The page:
In addition, you can earn income from referrals to other users who have made purchases. UOKiK is conducting explanatory proceedings.

There’s nothing about cryptocurrency in UOKiK’s published March 8th, 2021 inCruises warning.

Furthermore, UOKiK didn’t “publish a list of cryptocurrencies” in 2021 as inCruises claims.

UOKiK’s 2021 warning pertained to “alternative investments that may turn out to be fraud or pyramid schemes”, of which inCruises was one of the listed business.

Many of the business models reported to the prosecutor’s office are based on the growing popularity of cryptocurrencies.

They are used in creating scams, so-called pyramid schemes and other fraudulent schemes.

Again, inCruises was accepting cryptocurrency as form of payment for its suspected pyramid scheme at the time.

In their 2023 press-release, inCruises goes on to state;

In response to this listing, inGroup retained legal counsel in Poland and has engaged with regulators, providing everything that was asked to clear this situation.

inGroup’s founders and top executives have spent many hours meeting with government officials to resolve this matter.

What this appears to confirm is UOKiK’s 2022 pyramid conclusion was based on Member data that inCruises supplied them.

Rather than address that, inCruises serves up this strawman;

During these meetings, when it became apparent they could not label us as a cryptocurrency scheme as originally published, they ultimately found an obscure Polish law, unique only to Poland, called a “Consortium or Argentinian Scheme.”

According to this obscure law, Polish companies can’t group customers’ funds to negotiate better terms with third-party providers and provide discounts to their customers. inGroup has proved that this is not how our business model works.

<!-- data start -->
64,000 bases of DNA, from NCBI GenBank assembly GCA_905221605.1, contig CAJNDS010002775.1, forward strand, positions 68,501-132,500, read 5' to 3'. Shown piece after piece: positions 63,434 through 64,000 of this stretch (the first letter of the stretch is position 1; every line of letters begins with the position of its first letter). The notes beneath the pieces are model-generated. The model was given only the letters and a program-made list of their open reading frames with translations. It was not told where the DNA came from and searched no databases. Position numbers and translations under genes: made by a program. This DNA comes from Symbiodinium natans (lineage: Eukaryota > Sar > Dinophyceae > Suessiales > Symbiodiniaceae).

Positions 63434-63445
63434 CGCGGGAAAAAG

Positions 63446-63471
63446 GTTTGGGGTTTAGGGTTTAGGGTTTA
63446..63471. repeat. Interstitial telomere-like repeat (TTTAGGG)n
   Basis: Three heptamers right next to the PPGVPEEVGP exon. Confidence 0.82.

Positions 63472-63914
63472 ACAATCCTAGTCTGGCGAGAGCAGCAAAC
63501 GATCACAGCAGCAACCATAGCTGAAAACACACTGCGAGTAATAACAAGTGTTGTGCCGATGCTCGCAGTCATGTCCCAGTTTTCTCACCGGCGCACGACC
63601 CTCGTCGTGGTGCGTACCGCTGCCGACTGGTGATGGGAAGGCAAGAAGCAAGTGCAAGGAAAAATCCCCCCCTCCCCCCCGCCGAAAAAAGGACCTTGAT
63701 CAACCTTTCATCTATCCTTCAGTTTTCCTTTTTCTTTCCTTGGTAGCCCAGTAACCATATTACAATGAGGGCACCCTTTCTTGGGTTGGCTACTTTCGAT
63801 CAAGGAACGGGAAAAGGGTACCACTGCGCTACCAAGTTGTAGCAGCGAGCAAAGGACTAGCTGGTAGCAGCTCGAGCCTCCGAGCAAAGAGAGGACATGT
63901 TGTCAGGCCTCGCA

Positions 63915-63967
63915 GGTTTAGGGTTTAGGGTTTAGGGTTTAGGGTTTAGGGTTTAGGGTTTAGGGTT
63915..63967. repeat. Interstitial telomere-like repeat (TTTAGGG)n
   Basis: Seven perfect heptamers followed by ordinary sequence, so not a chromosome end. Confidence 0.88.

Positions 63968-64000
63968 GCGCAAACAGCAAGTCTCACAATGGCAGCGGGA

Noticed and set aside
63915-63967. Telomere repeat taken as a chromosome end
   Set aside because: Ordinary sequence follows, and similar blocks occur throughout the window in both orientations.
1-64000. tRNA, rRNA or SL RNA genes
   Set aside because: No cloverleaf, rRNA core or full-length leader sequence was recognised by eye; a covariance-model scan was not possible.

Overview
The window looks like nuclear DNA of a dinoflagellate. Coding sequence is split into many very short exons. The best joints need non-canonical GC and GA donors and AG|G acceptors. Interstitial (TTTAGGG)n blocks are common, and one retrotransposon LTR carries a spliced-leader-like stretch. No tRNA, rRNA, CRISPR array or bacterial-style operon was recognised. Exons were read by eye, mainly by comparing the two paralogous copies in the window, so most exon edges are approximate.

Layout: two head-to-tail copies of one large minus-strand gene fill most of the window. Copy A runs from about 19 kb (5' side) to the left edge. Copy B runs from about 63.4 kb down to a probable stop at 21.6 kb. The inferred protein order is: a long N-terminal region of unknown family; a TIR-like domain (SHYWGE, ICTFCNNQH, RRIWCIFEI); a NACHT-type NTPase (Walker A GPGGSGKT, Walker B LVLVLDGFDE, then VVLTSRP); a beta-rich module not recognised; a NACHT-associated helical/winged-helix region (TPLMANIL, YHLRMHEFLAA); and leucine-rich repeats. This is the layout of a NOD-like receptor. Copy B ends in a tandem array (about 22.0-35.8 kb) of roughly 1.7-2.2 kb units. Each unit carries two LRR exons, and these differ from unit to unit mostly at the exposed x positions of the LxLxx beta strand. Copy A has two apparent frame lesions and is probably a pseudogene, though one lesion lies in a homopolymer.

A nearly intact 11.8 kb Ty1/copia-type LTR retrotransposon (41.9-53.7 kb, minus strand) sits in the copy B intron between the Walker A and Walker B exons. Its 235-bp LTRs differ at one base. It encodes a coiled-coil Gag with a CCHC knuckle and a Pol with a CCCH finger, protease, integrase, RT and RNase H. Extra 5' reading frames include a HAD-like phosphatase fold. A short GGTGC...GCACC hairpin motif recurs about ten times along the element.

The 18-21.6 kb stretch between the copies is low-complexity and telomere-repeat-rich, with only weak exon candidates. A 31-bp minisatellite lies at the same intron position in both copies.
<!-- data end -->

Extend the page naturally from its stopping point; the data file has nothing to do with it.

There’s nothing about “negotiating better terms with third-party providers” in UOKiK’s 2022 warning.

The charge is that inCruises is operating as a pyramid scheme. UOKiK puts forth the majority of inCruises revenue being tied to affiliate Member fee payments, as opposed to retail Member payments and travel.

A constant flow of new money is essential for the program to function. Our findings show that most people participate passively – by paying fees – rather than actively – by going on cruises.

If the majority of inCruises’ Members were retail customers, it would have been easy to show UOKiK retail booked travel revenue. That revenue however doesn’t appear to exist, at least not significantly compared to recruited affiliate Member fee revenue.

Suggesting it knows Polish law better than Polish regulators, inCruises goes on to state its pyramid recruitment centric compensation

adheres to the description of Poland’s legal network marketing business model.

In the US, the FTC advises MLM companies without significant retail activity are pyramid schemes.

Based on website traffic analysis by SimilarWeb, inCruises is primarily being promoted in Kazakhstan (20%), Ukraine (17%), Italy (12%) and Spain (9%).

Pyramid schemes in all of these countries are illegal.

Should regulators in those countries launch their own inCruises investigations, based on inCruises’ internal Member ratio and revenue figures, they’re likely to come to the same conclusion UOKiK did.

In the meantime, if you’re being pitched on inCruises, ask your potential upline how many active retail customer Members they have versus active recruited affiliate Members.

If the inCruises affiliate doesn’t have at least a 50/50 split of retail and recruited affiliate Members, that affiliate is running their inCruises business as a pyramid scheme.

Also pay attention to how you were initially approached about inCruises. The company doesn’t pay commissions on booked travel, so you were likely pitched on inCruises’ income opportunity.